My Elite Network: Why did you decide to go to Ole Miss?
John Fourcade: I had several schools looking at me but, being from Louisiana, LSU was where I wanted to go. All the other schools were telling me that I wouldn’t play until my junior year. So, that was frustrating because I wanted to play. When the recruiting coach from LSU, Charlie McClendon, told me that I wouldn’t play until I’m a junior, I was just about done. I wasn’t sure what I was going to do. I wanted to play and waiting until my junior year was not an option. I decided to talk to Ole Miss, just hoping that something would work out. Ole Miss had just hired Steve Sloan as the head coach. Their quarterback coach had spent a lot of time in New Orleans recruiting me, I basically said to the coach if he was here to tell me I wouldn’t play, I was not interested. Coach said that if I was willing to come to Ole Miss, I would start. So, it was a done deal.
My Elite Network: Do you have a favorite memory from being at Ole Miss?
John Fourcade: I sure do. The biggest moment in my playing career was the last game of my college career. I scored the winning touchdown against our arch rival with two seconds left. That was the highlight of my playing career. I still do a lot at Ole Miss though. Recently, I was asked to speak to the hiring committee for the new head coach – they wanted to hear my thoughts.
My Elite Network: How did you end up with the New Orleans Saints?
John Fourcade: It was during the strike season. I had signed with the New Orleans Saints in 1986 and thought I had a great chance to make the rooster. I had a good training camp, but after the 1986 training camp, I was crushed when they let me go. The following season the NFL went on strike and the owners were trying to fill roosters. Owners were literally beating down the door trying to find guys, lo and behold I was contacted by the Saints. I was on my way to the airport to fly to Los Angeles to play for the Raiders. Somehow the Saints got in touch with my agent. I told them that I was very disappointed in the way I was treated when they let me go and that I thought I should have made the team. I was told that I would be the starting quarterback in the ‘87 strike season. That’s when it was all over, I was assured that if I played well, I would be on the roster. I didn’t want to leave New Orleans, that’s my home town.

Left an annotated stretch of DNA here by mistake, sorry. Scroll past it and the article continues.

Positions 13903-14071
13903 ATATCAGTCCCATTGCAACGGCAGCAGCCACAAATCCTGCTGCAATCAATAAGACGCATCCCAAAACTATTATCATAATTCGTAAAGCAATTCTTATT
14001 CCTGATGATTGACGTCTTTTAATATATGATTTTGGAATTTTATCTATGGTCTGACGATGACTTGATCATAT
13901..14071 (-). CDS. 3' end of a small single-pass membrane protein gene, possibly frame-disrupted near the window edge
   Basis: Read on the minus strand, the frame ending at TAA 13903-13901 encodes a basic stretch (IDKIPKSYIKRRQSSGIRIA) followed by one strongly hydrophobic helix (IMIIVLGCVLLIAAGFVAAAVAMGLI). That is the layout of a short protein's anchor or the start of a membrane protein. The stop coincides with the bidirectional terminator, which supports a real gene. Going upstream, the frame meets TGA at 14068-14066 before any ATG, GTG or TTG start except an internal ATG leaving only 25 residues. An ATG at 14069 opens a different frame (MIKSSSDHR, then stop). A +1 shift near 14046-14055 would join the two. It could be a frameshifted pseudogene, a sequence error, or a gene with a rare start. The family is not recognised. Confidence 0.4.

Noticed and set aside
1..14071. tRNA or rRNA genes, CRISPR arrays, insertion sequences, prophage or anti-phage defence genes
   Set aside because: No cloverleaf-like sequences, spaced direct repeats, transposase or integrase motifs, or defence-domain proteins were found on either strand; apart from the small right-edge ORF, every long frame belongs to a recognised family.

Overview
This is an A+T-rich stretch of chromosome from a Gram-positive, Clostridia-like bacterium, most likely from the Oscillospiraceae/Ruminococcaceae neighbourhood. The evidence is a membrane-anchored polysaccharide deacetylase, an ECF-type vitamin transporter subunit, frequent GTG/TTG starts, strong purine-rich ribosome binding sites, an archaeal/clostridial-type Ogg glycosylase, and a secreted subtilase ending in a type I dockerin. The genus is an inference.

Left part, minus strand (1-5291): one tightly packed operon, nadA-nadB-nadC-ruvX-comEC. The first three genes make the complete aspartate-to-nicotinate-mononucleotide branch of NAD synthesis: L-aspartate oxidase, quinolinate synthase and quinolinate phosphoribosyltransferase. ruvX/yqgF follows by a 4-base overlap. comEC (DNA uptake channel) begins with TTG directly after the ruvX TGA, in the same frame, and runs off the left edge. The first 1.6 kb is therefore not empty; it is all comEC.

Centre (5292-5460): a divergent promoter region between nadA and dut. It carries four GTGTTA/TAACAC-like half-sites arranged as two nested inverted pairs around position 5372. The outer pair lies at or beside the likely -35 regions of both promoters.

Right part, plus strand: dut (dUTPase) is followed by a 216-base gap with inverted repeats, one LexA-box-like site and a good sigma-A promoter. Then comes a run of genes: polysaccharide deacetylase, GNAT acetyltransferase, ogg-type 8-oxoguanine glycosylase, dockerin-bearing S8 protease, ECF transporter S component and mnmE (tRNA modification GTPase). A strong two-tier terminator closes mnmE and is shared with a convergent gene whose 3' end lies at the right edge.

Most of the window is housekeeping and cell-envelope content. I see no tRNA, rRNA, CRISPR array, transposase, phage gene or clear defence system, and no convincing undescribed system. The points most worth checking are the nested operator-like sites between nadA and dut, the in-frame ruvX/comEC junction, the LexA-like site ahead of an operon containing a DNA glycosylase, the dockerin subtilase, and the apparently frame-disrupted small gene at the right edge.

My Elite Network: What was it like playing football with your brother?
John Fourcade: Well, it’s out of your control who you’re going to play with. My brother was a year behind me and he was given a golden opportunity to play with me. He only played the three strike games, but he played professional football and you can’t take that away.
My Elite Network: What was it like running onto the field in a Saints uniform?
John Fourcade: I ran out of the tunnel and I was excited. As a team, we declared this would happen – we were a team. Back in the day, the Saints didn’t have a winning season, but the team put together good players. They got guys who were cut during training camp and some from the Canadian League. I believed that we had a good team and that we could win. We ended up going 12 at 3 that season. We wanted to play, and we got the opportunity
My Elite Network: Once the strike was over, were you treated differently because you crossed the picket line?
John Fourcade: Oh yeah. We all agreed with each other about the reasons for the strike, I didn’t worry about what the other players were saying. Some big names also crossed the line. We just wanted to play. After the strike was over, I had players thanking me for keeping our team together. Some of the guys were even questioning why they had decided to strike. It was a bad situation all the way around.
My Elite Network: Throughout your life has there been one or two people who have influenced you?
John Fourcade: Of course. My dad was a really good athletic and he was well known around the New Orleans area. He was 6’2” and good looking. He became a police officer and was very well respected. When I was playing for the Saints my father was still alive and it was great to have him being able to watch me play. He passed away about 20 years ago. Also, I have a nephew, an amazing young man who is confined to a wheelchair. He always has a smile. I consider him and his brother my kids. They are my pride and joy.
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